Latest posts by The Explorer (see all)
Belgian astrophysicists have pierced into another solar system using the TRAPPIST telescope and have come across three Earth-like planets orbiting a red dwarf star which is slightly bigger in size than Jupiter.
The planets are located close to the surface of their host star, but the red dwarf is slightly cooler than our Sun, which means the three planets could harbor favorable conditions for life on the surface.
Since the new planetary system is found just 40 light years away from Earth, the next generation of telescopes will be able to penetrate space and study their atmosphere with precision. The surprising discovery has stirred up the scientific community that sees the three planets as the best candidates for hosting life outside of our solar system.
Astronomers from the University of Liege will pursue further evidence using 4 robotic telescopes with a diameter of 1 meter which aim to study a number of 500 red dwarf stars found in the vicinity of the Sun. The project named SPECULOOS is funded in most part by Europe and will launch in 2017.
Before finding these three Earth-like planets, astronomers misjudged the potential of smaller stars and considered them unfit to sustain life on their orbiting planets. Furthermore, red dwarfs are found more frequently than Sun-like stars and are now believed to harbor opulent, complex and numerous planetary systems.
Although such stars are much frequent in the cosmos, they haven’t been studied so far. Moreover, smaller stars have a longer lifespan than their bigger counterparts because they utilize a lot less fuel. Although they provide less heat and luminosity, planets locked in orbit are bound much closer to them, and could receive all the required conditions for life to exist and flourish.
Because of the restrained amount of light they emit, it’s complicated to detect these ultra-cool red dwarfs even with the most sophisticated of infrared telescopes. If such a star is found at 100 light years from us, it’s impossible to detect it.
Therefore, there are a lot fewer known ultra-cool red dwarf stars than large stars due to the fact that we can only detect the closest ones,” said Astronomer Emmanuel Jehin of the University of Liege. “Up to now,research campaigns have concentrated on finding as many exoplanets as possible while probing large sections of the heavens without categorizing the type of stars.”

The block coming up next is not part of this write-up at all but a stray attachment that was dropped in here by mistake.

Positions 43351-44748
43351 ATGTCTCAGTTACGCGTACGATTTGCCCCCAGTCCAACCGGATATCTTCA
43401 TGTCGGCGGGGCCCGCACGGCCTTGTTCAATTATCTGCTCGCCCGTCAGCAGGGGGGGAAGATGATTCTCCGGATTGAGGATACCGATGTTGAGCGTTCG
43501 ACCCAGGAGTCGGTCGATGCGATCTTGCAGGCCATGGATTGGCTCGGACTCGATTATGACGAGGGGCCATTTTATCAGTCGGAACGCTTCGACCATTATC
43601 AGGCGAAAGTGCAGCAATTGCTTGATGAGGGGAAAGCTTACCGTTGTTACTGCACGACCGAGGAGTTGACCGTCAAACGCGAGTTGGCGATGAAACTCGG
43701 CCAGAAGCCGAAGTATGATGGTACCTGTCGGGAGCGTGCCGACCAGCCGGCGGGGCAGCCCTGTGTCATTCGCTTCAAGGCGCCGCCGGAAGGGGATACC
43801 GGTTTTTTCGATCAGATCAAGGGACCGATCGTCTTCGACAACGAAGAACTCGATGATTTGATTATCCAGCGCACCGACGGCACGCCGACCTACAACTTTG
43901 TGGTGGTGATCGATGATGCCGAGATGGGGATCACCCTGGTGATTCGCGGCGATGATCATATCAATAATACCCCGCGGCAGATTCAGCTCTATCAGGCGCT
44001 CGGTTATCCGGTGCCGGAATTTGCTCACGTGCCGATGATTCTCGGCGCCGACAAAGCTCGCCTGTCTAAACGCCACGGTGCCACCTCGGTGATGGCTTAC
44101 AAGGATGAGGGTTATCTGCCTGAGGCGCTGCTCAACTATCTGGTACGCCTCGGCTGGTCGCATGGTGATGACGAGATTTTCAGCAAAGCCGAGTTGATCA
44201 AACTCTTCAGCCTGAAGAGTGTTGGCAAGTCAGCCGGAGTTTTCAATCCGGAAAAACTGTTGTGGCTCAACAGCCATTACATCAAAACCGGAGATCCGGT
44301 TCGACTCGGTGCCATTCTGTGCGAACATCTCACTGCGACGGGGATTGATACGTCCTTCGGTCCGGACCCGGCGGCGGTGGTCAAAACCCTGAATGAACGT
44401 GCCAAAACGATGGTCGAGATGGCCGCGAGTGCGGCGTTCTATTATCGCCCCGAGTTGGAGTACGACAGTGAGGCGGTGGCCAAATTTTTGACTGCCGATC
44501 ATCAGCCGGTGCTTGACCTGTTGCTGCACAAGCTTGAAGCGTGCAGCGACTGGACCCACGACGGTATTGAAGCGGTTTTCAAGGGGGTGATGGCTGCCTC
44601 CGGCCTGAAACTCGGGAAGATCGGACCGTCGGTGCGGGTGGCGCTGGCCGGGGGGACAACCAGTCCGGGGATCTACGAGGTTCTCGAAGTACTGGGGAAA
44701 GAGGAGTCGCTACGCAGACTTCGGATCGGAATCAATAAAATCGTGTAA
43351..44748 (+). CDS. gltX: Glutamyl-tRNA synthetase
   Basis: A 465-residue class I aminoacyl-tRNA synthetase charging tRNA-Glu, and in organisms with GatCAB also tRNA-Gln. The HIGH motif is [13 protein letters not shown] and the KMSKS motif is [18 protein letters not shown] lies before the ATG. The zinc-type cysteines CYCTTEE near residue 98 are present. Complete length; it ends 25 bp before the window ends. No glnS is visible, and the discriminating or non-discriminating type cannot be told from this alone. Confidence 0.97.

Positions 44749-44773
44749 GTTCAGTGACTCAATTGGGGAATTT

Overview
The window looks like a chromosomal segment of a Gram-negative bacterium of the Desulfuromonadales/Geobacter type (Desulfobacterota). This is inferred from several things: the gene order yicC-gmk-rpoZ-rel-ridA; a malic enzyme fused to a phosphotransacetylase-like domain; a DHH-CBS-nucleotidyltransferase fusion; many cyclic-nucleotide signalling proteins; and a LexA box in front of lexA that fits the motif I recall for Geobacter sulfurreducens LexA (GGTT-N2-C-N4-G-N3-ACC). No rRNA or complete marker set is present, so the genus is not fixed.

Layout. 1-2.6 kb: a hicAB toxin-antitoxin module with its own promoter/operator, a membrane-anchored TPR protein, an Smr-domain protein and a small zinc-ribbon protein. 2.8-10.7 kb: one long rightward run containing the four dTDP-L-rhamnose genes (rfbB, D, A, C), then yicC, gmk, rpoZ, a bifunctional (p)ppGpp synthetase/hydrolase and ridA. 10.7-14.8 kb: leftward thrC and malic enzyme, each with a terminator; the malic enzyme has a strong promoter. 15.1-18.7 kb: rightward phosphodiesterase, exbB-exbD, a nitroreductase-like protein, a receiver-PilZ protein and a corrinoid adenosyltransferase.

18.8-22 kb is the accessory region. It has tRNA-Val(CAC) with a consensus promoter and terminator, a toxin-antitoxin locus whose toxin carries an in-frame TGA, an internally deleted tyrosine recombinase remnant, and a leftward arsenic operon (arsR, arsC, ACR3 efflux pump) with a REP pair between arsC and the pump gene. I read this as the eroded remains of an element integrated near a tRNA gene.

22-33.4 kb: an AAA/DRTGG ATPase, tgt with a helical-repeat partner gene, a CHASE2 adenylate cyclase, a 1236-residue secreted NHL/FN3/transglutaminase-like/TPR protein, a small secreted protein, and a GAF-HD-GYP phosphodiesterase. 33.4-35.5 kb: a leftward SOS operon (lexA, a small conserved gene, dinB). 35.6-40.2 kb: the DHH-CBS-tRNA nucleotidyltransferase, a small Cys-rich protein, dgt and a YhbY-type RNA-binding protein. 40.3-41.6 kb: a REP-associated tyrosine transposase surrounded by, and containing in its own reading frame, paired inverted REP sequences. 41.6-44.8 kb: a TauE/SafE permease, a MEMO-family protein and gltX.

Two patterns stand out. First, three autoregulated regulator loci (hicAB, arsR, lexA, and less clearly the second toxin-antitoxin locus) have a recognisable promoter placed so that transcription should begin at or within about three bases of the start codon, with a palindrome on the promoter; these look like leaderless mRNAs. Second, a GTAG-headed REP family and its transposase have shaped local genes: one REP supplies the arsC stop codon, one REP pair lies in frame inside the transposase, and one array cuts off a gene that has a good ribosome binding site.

This made it possible to study thousands of stars at the same time, therefore increasing the chances of detection, but included almost no ultra-cool red dwarf stars.”
For a long time scientists believed that planets evolving around red dwarfs do not exist, and even if they did, they posed no interest because conditions around these stars were so different than those encountered around our Sun.
However, researchers from Liege have proven the contrary with their breakthrough discovery of three Earth-like planets, thus paving the way for future investigation that may yield the ever-desired result – first signs of extraterrestrial life.
In addition, the large telescopes of the future such as the JWST, NASA’s next space telescope, will have a degree of precision that will enable them to study the atmosphere of Earth-like planets and even find traces of life, but only around the nearest and smallest stars,” said Michael Gillon.
For bigger stars that are further away, we will have to wait for more powerful instruments.
Ignored for so long, planetary systems revolving around ultra-cool red dwarfs might prove to be the missing link leading to the discovery of alien life. They are far more numerous than Sun-like stars systems and can be studied more thoroughly because they emanate less heat and radiation, not to mention they are found closer to our solar system.
In total, researchers have come across over 1,000 such stars and are now planning to study 500 of them. With a first promising result, it’s hard to speculate what they may find next, but maybe NASA will clear more thoughts on this during their announcement tomorrow.